The problem with `views::unique` is that it eliminates all except the first element from every consecutive group of equivalent elements from the range. Just like `std::unique`. It makes sense.

What I didn’t know was that another view does exactly the same thing except for one detail: it keeps the last element only.

That’s an `adjacent_remove_if`:

```sort(intervals);
auto merged = views::partial_sum(intervals, [](auto curr, auto i){
return curr >= i ? std::vector{curr, max(curr, i)} : i;
}) | views::adjacent_remove_if([](auto i1, auto i2){
return i1 == i2;
});
```

Voilà!

Here is the full solution making use of `vector<pair<int, int>>` as input:

```sort(intervals);
auto merged = views::partial_sum(intervals, [](auto curr, auto i){
return curr.second >= i.first ? std::pair{curr.first, max(curr.second, i.second)} : i;
}) | views::adjacent_remove_if([](auto i1, auto i2){
return i1.first == i2.first;
});

for (const auto& [i,j] : merged)
{
std::cout << i << " " << j << "\n";
}
```

Bear in mind that the code above is lazy: when the range-based for loop pulls one interval, `adjacent_remove_if` extracts two from `partial_sum` that makes just two steps forward. And so on.

That was one possible way to merge overlapping intervals in next-gen C++.

## Bonus pattern

When I found this solution, I got the feeling that another one was plain to all.

I was right.

My intuition was: what if I group the intervals that can be merged together?

Consider this example:

```{1, 2}, {4,6}, {5,8}, {6,7}, {9, 10}
```

My idea is to form these three groups:

```{1, 2}
{4,6}, {5,8}, {6,7}
{9, 10}
```

Then, each group can be merged individually and it’s guaranteed that it can’t be merged with any other (because they are sorted, remember?).

Merging each group works this way:

• the starting value corresponds to the starting point of the first pair;
• the ending value corresponds to the maximum of the other ending points.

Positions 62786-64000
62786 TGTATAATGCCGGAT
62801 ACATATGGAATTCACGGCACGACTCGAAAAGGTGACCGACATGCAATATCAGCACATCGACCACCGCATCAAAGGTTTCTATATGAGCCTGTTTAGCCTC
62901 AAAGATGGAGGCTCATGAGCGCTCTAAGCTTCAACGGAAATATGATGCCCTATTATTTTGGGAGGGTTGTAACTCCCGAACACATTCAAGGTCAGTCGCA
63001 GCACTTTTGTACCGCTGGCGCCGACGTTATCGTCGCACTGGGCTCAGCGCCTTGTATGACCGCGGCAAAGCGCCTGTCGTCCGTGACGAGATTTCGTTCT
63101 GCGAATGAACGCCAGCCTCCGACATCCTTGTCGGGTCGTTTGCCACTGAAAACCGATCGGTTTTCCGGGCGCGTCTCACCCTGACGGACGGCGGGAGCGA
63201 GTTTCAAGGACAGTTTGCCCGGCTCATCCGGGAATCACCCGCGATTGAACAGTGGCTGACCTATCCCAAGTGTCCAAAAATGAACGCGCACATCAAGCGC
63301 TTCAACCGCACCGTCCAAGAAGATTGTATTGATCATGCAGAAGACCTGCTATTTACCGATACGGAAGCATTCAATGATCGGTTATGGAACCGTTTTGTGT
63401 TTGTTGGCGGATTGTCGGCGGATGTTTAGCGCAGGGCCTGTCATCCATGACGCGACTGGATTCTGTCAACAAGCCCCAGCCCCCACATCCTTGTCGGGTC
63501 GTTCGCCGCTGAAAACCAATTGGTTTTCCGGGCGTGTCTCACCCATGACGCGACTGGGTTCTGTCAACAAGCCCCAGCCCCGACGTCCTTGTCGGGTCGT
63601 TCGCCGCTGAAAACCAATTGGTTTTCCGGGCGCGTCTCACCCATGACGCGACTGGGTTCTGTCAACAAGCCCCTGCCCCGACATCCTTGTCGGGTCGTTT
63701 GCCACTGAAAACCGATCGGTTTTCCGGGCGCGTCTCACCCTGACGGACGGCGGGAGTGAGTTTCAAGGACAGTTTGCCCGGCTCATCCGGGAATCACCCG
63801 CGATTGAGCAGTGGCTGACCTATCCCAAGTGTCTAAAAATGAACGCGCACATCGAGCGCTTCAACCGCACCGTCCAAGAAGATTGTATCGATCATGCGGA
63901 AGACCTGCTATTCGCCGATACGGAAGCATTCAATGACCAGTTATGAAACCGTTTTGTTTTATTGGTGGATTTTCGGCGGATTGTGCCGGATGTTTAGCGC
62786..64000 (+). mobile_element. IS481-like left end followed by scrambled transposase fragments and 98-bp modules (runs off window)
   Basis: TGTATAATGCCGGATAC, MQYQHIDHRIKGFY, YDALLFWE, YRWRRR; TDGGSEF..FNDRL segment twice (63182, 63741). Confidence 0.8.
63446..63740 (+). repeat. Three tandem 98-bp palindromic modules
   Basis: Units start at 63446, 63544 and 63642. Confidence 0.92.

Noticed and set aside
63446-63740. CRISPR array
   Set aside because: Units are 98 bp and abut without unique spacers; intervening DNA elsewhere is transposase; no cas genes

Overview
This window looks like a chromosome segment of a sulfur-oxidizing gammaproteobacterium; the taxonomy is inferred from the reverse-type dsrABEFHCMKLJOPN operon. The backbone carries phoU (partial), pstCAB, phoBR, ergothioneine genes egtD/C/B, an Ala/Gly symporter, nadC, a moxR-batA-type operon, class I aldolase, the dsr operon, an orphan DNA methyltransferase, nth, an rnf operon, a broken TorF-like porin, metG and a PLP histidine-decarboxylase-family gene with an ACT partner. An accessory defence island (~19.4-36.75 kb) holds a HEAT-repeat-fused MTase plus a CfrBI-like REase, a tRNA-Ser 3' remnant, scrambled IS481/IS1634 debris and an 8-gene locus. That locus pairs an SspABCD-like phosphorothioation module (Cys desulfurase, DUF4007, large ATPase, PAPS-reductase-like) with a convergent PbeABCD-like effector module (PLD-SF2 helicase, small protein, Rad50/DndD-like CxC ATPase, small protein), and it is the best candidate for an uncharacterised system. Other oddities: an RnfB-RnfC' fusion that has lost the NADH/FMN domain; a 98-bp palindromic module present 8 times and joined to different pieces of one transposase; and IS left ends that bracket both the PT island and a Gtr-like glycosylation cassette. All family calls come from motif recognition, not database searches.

Grouping things together…mmm…that’s a `chunk_by`! And the predicate is just…the overlapping condition!

We get sorted the second part in multiple ways. For example, `for_each` + `yield` (list comprehension) + `max_element`:

```auto merged = views::chunk_by(intervals, [](const auto& i1, const auto& i2){
return i1.second >= i2.first;
}) | views::for_each([](auto rng){
return yield(std::pair{front(rng).first, *max_element(views::values(rng))});
});
```

The main issue here is that we go through each element…twice! In other words, `chunk_by` makes a group by iterating all the pairs until it finds two that do not satisfy the condition. One iteration. Then, `max_element` does another iteration.

Apart from this, the solution can be useful, for example, to “visualize” which intervals are going to be merged together. Also, the schema prompts another classical pattern: distributing the “merging task” to multiple workers. Clearly, consider just the idea and not the task itself.

## Conclusion

The arrival point is not directly intended for production. However, I am fully convinced that the intellectual journey matters here. This is deliberate practice and we have unlimited possibilities to learn something new.

For example, I learned that `adjacent_remove_if` keeps the last element of multiple adjacent duplicates. My brain played with patterns and this is good. After all, our brain has been made for that.

Anyway, this is not only about learning during the process. Starting from working code, we can achieve even more.

Indeed, I think not only every problem has value, but also every solution.

Do challenge yourself and explore what you are more interested in. What is tickling your curiosity?

For example, do you know if that call to `partial_sum` can be safely parallelized? You know, the update function must be associative. Is this the case or not? Can you prove it?

And what about an in-place version of the algorithm that – somehow – takes advantage of ranges?

Is the range-based solution slower than the others? Can you measure it?

What if we can’t sort the input in advance?

And so on.

There are unlimited possibilities.

I hope you enjoyed the article and I would be glad to hear your thoughts.